Thailand’s internet censors are shifting into overdrive to block more than 2,200 websites, Facebook pages and Twitter feeds before this weekend’s massive anti-government protests in Bangkok.
The Digital Economy and Society began notifying administrators of the pages on Monday to remove “illegal” content that supposedly breaches Thailand’s strict lese majeste, sedition and defamation laws within 15 days.
But Minister Buddhipongse Punnakanta ordered staff to begin blocking the URLs now, as student-backed reform movements gather for their biggest rally yet on Saturday. So far, censors have green-screed 1,276 sites and pages have been blocked with another 1,024 due to be blocked in coming days.
Among the first content blocked were 661 Facebook pages, 289 YouTube channels and 69 Twitter accounts, according to the ministry.
The Royal Thai Police’s Technology Crime Suppression Division claimed the censorship completely adheres to Thai law, claiming the pages hosted “inappropriate content that could harm the country’s security” including that criticizing the monarchy.
Prime Minister Prayuth Chan-o-cha on Thursday night castigated the protestors for potentially creating a Covid-19 superspreader event, even though the country has had only two isolated local cases of the virus in more than three months.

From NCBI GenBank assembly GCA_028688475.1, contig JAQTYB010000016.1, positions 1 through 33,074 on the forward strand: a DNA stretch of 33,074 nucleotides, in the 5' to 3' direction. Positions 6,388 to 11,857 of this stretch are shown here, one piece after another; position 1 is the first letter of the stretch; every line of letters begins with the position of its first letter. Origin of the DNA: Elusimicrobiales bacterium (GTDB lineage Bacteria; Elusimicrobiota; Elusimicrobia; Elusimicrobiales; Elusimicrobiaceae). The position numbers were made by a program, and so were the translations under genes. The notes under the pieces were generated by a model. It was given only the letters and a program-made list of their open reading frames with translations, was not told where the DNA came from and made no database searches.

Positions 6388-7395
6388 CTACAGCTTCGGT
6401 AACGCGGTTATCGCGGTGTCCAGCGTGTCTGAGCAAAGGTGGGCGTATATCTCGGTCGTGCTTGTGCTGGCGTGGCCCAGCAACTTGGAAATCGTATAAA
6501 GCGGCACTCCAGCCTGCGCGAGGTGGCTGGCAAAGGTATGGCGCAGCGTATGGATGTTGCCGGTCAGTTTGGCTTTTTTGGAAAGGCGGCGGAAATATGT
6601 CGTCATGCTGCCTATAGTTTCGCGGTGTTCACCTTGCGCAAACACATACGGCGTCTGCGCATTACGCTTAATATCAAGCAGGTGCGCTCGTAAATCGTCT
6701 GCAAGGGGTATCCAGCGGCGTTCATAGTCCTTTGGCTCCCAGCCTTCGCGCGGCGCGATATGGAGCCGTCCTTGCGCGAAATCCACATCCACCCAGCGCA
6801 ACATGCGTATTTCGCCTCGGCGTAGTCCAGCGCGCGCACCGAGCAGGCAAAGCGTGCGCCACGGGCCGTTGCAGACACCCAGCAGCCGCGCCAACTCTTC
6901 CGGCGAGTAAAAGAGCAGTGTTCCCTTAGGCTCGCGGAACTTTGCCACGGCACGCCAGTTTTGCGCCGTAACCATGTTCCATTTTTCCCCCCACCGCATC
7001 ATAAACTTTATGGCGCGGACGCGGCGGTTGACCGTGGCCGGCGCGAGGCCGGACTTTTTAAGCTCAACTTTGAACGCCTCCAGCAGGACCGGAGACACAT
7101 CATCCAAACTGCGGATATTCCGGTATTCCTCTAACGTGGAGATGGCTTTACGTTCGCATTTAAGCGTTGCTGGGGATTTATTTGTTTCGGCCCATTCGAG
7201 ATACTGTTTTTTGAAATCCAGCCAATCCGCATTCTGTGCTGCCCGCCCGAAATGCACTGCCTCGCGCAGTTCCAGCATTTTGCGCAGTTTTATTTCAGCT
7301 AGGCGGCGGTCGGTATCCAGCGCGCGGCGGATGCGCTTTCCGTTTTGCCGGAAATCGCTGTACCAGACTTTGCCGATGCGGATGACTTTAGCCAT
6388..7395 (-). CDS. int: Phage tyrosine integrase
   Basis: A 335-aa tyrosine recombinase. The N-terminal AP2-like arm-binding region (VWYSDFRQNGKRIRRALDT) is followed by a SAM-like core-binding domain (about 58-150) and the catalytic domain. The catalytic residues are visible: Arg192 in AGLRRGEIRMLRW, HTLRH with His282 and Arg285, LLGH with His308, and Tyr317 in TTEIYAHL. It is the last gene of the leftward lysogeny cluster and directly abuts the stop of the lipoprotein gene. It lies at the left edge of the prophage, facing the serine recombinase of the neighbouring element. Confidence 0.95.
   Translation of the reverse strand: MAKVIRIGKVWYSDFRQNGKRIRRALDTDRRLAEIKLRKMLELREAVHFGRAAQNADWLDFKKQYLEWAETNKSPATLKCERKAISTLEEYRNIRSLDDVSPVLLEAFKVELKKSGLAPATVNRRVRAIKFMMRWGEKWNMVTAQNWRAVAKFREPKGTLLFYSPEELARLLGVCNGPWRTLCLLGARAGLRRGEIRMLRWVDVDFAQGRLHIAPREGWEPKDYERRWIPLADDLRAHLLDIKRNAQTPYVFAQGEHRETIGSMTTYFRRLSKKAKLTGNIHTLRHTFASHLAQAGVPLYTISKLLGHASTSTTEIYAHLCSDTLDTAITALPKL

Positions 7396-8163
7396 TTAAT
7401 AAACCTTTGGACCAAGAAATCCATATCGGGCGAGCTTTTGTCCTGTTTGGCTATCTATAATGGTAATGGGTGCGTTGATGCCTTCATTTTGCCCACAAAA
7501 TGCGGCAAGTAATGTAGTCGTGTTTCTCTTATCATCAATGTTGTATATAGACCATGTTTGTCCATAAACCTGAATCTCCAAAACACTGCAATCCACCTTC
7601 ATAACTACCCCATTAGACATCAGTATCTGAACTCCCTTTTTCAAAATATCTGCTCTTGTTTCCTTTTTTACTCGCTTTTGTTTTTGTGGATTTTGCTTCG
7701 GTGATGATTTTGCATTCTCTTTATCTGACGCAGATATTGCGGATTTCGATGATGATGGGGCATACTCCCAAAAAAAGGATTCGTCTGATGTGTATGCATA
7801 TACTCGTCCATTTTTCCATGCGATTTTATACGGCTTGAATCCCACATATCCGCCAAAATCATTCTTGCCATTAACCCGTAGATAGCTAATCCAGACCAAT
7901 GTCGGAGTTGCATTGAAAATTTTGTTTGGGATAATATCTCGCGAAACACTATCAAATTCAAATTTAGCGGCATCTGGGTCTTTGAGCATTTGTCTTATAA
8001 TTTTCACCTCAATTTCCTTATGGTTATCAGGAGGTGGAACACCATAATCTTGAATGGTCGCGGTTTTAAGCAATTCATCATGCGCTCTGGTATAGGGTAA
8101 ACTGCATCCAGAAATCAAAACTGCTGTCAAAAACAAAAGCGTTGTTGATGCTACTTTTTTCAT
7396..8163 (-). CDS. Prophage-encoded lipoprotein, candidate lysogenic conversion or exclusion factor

It’s also notable that massive, nationwide street protests in the U.S. in recent month have not been linked to any uptick in coronavirus cases there, despite the virus’ near ubiquity in America.
Last month, Facebook blocked “Royalist Marketplace”, a group with more than 1 million members that had since mid-June doubled its membership as government-reform protests grew. Technology experts and social scientists said the government was basically pissing into the wind with its internet antics. Within a day of Marketplace being blocked, a new group popped up and gained a half-millon followers overnight.